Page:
The weirdest thing about different cultures is not what makes them different from ours, but what makes them the same - parts of mythology and folklore that arose entirely independently of ours, yet seem eerily familiar.
Take Death, for example.
Not death, the noun, but Death - the mythological figure with the long black robe and shiny scythe. The Grim Reaper, collector of souls, is a classical western figure of folklore - kind of like Santa Claus for goths.
Strangely enough, the exact same figure exists in Japanese mythology - except the so-called Grim Reaper is a girl; Izanami-no-Mikoto. This Japanese goddess was consumed by fire after giving birth to fire-god Kagu-tsuchi, and henceforth her skeletal form roamed the Earth claiming 1,000 souls a night.
In the 15th century, when Western visitors first arrived in the Far East, Izanami's story combined with the legends of Western culture to create the hybrid myth of the Shinigami - 'demons of death' who were basically the Grim Reaper on steroids, with friends.
The spooky parallel gets even cynics like myself wondering about the origins of these legends - pondering how two such similar stories can have developed entirely independently of each other.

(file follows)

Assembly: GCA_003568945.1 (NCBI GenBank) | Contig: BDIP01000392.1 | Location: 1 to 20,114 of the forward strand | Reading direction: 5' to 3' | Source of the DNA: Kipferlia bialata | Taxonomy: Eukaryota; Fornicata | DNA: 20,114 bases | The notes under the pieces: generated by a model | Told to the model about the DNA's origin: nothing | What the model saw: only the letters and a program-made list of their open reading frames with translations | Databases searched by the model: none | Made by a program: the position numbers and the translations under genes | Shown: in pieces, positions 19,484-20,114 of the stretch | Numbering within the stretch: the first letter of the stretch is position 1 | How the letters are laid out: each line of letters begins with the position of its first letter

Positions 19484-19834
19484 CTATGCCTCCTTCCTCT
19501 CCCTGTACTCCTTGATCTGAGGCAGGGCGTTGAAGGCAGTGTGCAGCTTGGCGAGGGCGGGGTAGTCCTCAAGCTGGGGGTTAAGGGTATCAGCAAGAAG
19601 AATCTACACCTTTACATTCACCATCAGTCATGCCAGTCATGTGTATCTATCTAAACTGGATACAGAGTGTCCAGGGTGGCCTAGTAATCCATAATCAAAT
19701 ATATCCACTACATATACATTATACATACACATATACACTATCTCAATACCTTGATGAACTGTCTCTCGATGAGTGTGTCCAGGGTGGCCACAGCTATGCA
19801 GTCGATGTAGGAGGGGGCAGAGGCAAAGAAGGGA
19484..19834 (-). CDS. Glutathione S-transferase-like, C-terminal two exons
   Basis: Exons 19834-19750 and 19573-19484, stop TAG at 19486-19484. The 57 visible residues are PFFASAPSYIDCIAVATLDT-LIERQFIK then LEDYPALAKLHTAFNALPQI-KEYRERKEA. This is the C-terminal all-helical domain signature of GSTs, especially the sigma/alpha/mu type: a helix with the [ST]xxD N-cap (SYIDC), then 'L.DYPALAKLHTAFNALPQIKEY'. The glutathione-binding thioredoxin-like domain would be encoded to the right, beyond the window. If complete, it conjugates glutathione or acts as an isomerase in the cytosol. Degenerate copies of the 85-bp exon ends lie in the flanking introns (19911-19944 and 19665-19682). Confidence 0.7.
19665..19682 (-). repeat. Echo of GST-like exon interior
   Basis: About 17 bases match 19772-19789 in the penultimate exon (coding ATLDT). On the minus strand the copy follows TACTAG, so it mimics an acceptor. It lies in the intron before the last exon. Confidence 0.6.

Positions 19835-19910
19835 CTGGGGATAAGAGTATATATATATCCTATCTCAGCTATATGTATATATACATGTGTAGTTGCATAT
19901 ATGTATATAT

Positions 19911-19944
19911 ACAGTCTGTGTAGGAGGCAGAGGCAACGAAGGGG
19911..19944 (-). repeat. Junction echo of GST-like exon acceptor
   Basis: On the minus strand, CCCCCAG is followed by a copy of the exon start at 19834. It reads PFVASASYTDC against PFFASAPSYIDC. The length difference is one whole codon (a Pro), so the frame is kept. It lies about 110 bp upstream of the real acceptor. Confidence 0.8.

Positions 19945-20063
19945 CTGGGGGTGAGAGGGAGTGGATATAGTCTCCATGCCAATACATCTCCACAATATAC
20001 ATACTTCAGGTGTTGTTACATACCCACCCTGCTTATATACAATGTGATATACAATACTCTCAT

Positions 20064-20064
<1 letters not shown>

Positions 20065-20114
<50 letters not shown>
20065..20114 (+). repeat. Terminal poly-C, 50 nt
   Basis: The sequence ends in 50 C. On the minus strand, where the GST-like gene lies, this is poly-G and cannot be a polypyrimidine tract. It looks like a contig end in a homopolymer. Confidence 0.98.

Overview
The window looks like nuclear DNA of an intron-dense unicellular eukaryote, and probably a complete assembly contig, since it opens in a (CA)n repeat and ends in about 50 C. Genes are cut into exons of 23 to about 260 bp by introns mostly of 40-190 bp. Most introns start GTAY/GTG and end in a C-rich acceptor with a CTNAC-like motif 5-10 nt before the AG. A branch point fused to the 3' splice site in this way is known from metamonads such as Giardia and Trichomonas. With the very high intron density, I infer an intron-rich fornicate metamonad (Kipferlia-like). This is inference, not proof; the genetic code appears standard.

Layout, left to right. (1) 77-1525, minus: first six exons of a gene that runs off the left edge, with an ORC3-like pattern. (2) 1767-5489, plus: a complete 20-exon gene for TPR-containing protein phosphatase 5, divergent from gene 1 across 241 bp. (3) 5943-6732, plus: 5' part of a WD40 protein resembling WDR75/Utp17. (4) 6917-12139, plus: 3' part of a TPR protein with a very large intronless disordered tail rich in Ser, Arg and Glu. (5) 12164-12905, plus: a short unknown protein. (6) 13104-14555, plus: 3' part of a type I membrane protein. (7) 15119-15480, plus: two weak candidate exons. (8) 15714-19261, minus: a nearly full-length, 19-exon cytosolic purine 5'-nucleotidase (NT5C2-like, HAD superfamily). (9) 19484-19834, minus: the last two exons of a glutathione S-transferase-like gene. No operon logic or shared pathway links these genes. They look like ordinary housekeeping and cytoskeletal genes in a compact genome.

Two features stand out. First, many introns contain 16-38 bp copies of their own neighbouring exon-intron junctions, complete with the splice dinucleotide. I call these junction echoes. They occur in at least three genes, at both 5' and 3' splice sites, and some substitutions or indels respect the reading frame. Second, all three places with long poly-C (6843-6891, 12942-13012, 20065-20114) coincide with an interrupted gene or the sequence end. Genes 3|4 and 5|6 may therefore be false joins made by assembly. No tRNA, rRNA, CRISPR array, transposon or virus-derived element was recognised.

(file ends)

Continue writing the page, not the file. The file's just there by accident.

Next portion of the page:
As a historian, my first instinct is to wonder if they actually have basis in some kind of shared fact - in the annals of ancient history, did a real-life 'grim reaper' spur the creation of two independent, but parallel myths?
Funnily enough, these parallel tales exist closer to the modern day, too. Take Terry Pratchett's famous story Mort - about a young boy who becomes death's apprentice. A story that mirrors Pratchett's ribald tale exists in Japan, too - the Japanese Anime series Bleach features a young man called Ichigo Kurosaki, who reluctantly takes on the duties of a Shinigami and helps accompany the spirits of the dead to the afterlife.
Admittedly, there are always going to be examples of the same great idea being independently invented in different places - but most stories of this kind must have their basis in some kind of shared experience. I'm not claiming that the Grim Reaper really exists - but something spurred the creation of this myth all those decades ago.
Many other cross-cultural phenomenon, including wacky Japanese import Wipeout, are purely derivative of the original (in fact, Netherlands company Endemol has made a fortune by exploiting the opportunity to sell the same old shitty gameshow to dozens of different countries.)
But things like the Grim Reaper, and his opposite number Izanami-no-Mikoto, seem to pose slightly deeper questions. Cultural phenomena like that serve as a reminder than even the best of us haven't got the answers to everything.